American Journal of Applied Psychology
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American Journal of Applied Psychology. 2021, 9(1), 8-14
DOI: 10.12691/ajap-9-1-2
Open AccessArticle

Hardiness, Supervisor Support and Work Engagement: Empirical Evidence from Tertiary Institutions in Ogun State, Nigeria

Ngozi Caroline Uwannah1, , Constance Ndidi Onyekachi2 and Bankole Adeyemi Filade1

1Department of Education, Babcock University, Ilisan-Remo, Nigeria

2ProHealth HMO Limited, Nigeria

Pub. Date: June 01, 2021

Cite this paper:
Ngozi Caroline Uwannah, Constance Ndidi Onyekachi and Bankole Adeyemi Filade. Hardiness, Supervisor Support and Work Engagement: Empirical Evidence from Tertiary Institutions in Ogun State, Nigeria. American Journal of Applied Psychology. 2021; 9(1):8-14. doi: 10.12691/ajap-9-1-2


In times past, researchers have studied different variables that predict work engagement of employees but few of such studies have looked at the influence of hardiness and supervisor support on employees’ work engagement especially in Ogun State, Nigeria. This study therefore, examined the extent to which hardiness and supervisor support influence the work engagement of employees in public and private tertiary institutions in Ogun State, Nigeria. A sample of 476 employees selected through stratified random sampling technique was used. Hardiness, supervisor support and work engagement of employees were measured with standardized scales while three hypotheses postulated were analyzed with multiple regression and correlation analysis at .05 level of significance. Findings reveal that 43% of the variance in work engagement were accounted for by hardiness and supervisor support showing that hardiness and supervisor support jointly contributed to employees’ work engagement (F(2, 473) = 181.496, p < .05). Specifically, supervisor support (Beta = .658, t = 19.021, p < .05) contributed more to the prediction of employee work engagement than hardiness (Beta = .014, t = .402, p > .05) which had no significant contribution. Finally, there was a significant positive relationship between supervisor support and work engagement ((r = .659, p < .05), and non-significant positive relationships between hardiness and work engagement (r = .038, p > .05), and hardiness and supervisor support (r = .037, p > .05) These findings stress the important role of hardiness and supervisor support on the work engagement of employees. Implications of these findings is that managers need to create and boost needed managerial support at the various levels of employment to enhance employee engagement to meet organisational goals. Although hardiness is found to have no significant influence on work engagement, yet it is noted that individuals who are high in hardiness may be more likely to build and maintain a social network compared to those who are low in hardiness, hence the result of this research may be significant to employers on manpower development for better work commitment and engagement. It would therefore, be beneficial to provide hardiness trainings to new hires in the work place since previous researches has established that hardiness training may increase levels of hardiness in workers improving their job performance while leading to a reduction in attrition rate.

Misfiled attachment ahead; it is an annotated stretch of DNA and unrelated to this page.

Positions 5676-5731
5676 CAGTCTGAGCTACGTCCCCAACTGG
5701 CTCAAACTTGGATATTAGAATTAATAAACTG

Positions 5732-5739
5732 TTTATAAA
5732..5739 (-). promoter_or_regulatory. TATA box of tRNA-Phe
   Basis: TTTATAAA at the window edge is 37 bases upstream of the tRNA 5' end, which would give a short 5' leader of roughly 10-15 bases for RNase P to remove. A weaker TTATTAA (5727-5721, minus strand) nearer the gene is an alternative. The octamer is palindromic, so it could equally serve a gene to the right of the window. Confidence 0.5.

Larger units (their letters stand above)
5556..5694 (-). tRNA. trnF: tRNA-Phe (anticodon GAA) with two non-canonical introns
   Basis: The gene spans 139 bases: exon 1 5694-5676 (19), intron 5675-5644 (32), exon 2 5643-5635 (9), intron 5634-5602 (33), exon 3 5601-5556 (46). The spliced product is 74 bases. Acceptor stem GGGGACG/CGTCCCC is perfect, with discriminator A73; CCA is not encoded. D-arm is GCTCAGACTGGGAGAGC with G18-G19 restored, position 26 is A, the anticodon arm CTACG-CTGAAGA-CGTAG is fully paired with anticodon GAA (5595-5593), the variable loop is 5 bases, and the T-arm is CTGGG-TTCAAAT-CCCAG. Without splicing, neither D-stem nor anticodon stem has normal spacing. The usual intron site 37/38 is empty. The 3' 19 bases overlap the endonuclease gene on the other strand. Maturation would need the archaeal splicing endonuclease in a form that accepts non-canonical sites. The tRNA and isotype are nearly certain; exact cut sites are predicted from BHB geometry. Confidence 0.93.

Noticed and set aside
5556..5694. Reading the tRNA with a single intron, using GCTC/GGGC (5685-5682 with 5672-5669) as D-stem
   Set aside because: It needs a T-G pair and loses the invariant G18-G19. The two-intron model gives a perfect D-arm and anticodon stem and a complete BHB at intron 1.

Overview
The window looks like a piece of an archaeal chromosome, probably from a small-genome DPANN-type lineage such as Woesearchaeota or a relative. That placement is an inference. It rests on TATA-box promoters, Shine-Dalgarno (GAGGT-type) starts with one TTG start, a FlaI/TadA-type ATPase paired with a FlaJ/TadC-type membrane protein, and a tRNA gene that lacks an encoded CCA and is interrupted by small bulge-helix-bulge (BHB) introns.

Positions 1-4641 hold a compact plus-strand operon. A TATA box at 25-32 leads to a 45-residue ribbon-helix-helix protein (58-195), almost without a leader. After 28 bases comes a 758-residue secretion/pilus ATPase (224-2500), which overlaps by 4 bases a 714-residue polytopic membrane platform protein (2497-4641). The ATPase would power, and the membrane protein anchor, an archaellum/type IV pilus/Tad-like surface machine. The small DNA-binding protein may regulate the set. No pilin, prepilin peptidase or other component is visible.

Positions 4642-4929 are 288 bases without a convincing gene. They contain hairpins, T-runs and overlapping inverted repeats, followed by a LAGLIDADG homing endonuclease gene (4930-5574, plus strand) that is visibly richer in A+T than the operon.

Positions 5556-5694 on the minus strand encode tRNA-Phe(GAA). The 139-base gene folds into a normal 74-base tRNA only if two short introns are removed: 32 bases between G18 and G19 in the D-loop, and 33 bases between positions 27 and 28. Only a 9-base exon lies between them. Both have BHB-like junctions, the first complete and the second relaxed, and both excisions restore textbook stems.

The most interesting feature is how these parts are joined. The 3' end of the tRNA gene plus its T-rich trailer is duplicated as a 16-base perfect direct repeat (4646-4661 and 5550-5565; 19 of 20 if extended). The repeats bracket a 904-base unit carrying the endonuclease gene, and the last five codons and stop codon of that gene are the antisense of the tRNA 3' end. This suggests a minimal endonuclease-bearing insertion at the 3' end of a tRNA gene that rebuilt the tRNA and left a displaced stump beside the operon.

work engagement hardiness supervisor support employees tertiary institutions

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